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Jan 5, 2018 4:41 PMPublication: The East Hampton Press

Suffolk County Health Department Finds More Contaminated Wells In Wainscott, Expands Survey

The expanded area where the Suffolk County Department of Health Services will be testing private water wells. COURTESY SUFFOLK COUNTY DEPARTMENT OF HEALTH SERVICES
Jan 9, 2018 2:21 PM

The Suffolk County Department of Health Services has expanded the parameters of its survey of private water wells near the East Hampton Airport in Wainscott after discovering four more wells contaminated with chemical compounds.

The number of private water wells found to be contaminated with perfluorinated compounds, or PFCs, has increased from 59 wells previously reported in December to 63 wells as of this month, according to a press release from the Health Department issued last week. Of the 63 contaminated wells, three were found to have traces of PFCs higher than the U.S. Environmental Protection Agency’s lifetime health advisory level of 0.07 parts per billion.

Test results have come back for 138 private wells sampled, with 75 wells having no trace of PFCs.

The area included in the survey now is bounded on the north by the airport, on the west by Town Line Road south to Montauk Highway, Sayres Path south to Wainscott Main Street, on the south by Wainscott Main Street, and to the east by Georgica Pond and Daniels Hole Road.

The expansion spreads the survey farther south of Montauk Highway than the original boundaries, which only went as far south of Montauk Highway as Merriwood Drive.

The department said the expanded survey area was based on U.S. Geological Survey groundwater elevation maps detailing current groundwater flow. The department added that the plan is to install groundwater monitoring wells to confirm the groundwater flow.

The department has been surveying the private water wells of residential homes between the airport and Montauk Highway since last August, when one well was found to have unregulated PFCs known as perfluorooctane sulfonate, or PFOS, and perfluorooctanoic acid, or PFOA, above the EPA’s advisory level. Concerns arose after the East Hampton Airport, which is owned by the town, had indicated that products used or stored there may have contained PFOS and PFOA, including firefighting foam and coatings that repel water, oil, stains and grease.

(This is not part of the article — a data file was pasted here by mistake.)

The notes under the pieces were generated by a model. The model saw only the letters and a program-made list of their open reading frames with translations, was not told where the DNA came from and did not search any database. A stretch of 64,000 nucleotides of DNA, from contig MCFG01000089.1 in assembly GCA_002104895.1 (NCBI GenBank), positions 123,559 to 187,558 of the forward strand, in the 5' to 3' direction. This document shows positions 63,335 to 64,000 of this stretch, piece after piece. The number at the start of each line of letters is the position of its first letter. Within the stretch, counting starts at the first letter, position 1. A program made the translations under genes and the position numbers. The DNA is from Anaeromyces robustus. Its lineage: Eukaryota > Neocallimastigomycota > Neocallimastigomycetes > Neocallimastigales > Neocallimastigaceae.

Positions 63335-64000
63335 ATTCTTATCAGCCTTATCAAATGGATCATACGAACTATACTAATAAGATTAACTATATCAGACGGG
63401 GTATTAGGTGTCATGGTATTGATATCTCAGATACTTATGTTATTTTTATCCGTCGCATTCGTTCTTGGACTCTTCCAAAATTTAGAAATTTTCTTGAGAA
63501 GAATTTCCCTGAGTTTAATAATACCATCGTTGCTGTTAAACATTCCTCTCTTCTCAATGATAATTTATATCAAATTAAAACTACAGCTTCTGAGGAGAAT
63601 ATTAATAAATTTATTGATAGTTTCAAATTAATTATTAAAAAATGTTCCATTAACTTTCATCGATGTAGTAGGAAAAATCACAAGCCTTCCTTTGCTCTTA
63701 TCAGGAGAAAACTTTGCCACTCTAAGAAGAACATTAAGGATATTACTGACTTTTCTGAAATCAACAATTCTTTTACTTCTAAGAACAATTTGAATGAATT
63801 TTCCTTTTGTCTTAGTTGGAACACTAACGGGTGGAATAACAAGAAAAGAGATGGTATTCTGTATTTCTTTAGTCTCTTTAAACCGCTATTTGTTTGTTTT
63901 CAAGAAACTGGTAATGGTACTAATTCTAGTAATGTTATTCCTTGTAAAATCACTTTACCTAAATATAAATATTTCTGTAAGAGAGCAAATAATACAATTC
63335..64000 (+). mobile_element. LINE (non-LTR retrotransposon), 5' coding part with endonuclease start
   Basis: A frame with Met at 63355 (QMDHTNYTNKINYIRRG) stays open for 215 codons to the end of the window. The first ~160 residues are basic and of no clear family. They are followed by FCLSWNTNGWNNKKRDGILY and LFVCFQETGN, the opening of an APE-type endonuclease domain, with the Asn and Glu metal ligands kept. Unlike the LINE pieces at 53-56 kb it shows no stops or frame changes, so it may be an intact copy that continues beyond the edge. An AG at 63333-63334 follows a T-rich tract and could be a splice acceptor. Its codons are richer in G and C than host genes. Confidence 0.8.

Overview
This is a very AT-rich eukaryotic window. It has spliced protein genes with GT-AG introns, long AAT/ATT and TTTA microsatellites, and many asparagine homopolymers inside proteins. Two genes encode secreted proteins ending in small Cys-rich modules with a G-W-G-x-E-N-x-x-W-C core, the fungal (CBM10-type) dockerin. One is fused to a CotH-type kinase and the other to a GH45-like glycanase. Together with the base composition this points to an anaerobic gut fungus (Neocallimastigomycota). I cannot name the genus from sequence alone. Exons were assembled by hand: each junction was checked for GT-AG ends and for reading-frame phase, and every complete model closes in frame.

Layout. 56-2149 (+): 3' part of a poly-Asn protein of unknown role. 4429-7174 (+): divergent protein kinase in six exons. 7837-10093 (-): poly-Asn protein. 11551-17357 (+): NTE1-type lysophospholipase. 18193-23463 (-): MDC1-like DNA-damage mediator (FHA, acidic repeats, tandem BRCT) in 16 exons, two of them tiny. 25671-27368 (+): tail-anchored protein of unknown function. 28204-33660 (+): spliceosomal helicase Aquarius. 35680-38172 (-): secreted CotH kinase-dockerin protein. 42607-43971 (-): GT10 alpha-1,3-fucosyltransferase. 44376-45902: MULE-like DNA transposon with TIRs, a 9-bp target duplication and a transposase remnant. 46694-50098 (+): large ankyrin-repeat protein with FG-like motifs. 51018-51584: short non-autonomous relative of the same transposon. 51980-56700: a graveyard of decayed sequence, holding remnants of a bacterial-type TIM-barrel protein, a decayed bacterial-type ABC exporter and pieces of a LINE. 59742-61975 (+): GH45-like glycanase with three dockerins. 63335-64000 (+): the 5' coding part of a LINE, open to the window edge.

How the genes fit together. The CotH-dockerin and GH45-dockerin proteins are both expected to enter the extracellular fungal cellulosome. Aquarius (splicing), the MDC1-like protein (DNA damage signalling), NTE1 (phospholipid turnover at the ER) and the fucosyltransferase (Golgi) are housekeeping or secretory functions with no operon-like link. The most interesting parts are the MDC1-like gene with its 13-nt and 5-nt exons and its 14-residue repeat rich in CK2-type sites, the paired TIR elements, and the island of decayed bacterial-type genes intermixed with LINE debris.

On Tuesday, East Hampton Town Supervisor Peter Van Scoyoc issued a statement regarding the survey expansion. “We encourage residents within the survey area to have their wells tested free of charge by contacting the Suffolk County Department of Health Services Office of Water Resources at 631-852-5810,” the supervisor said. “The town will also continue to provide bottled drinking water free of charge to any property owner within the survey area.”

Water delivery can be arranged by contacting the Town Purchasing Department at 631-324-4183 or emailing jcarroza@ehamptonny.gov. The Suffolk County Water Authority is also developing a plan to provide public water to the area, should that become necessary, the supervisor said in the statement.

PFOS and PFOA have not been detected in the public drinking water supplies in the survey area, and Health Department staff members will be visiting homes in the expanded survey area to offer more information starting the week of January 15.

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And why is these products still on the market? Airports, fire departments and municipalities...
By knitter (1940), Southampton on Jan 5, 18 7:52 PM
Once again this reporter can’t get his facts straight. There is absolutely ZERO record, documentation or known history of any PFCs being stored or used at the aviation portion of the “airport” property. There have only been 3-4 aviation related accidents on airport property in the past 30 years and only one resulted in a fire. That one was extinguished with water only. The aviation fire truck only uses water. The PFC contamination came from the commercial and industrial property ...more
By localEH (427), East Hampton on Jan 6, 18 11:11 PM
Close the airport now
By mr. met (7), Sagaponack on Jan 7, 18 10:53 AM
Why? The aviation operations at the airport didn’t cause ANY of the PFC contamination. That came from the industrial park to the south of the airport.
By localEH (427), East Hampton on Jan 7, 18 2:18 PM
Van Scoyac, in his first appearance as Supe, said water quality is his #1 priority. I am sure that he has all the answers.
By pluff (60), East Hampton on Jan 7, 18 12:38 PM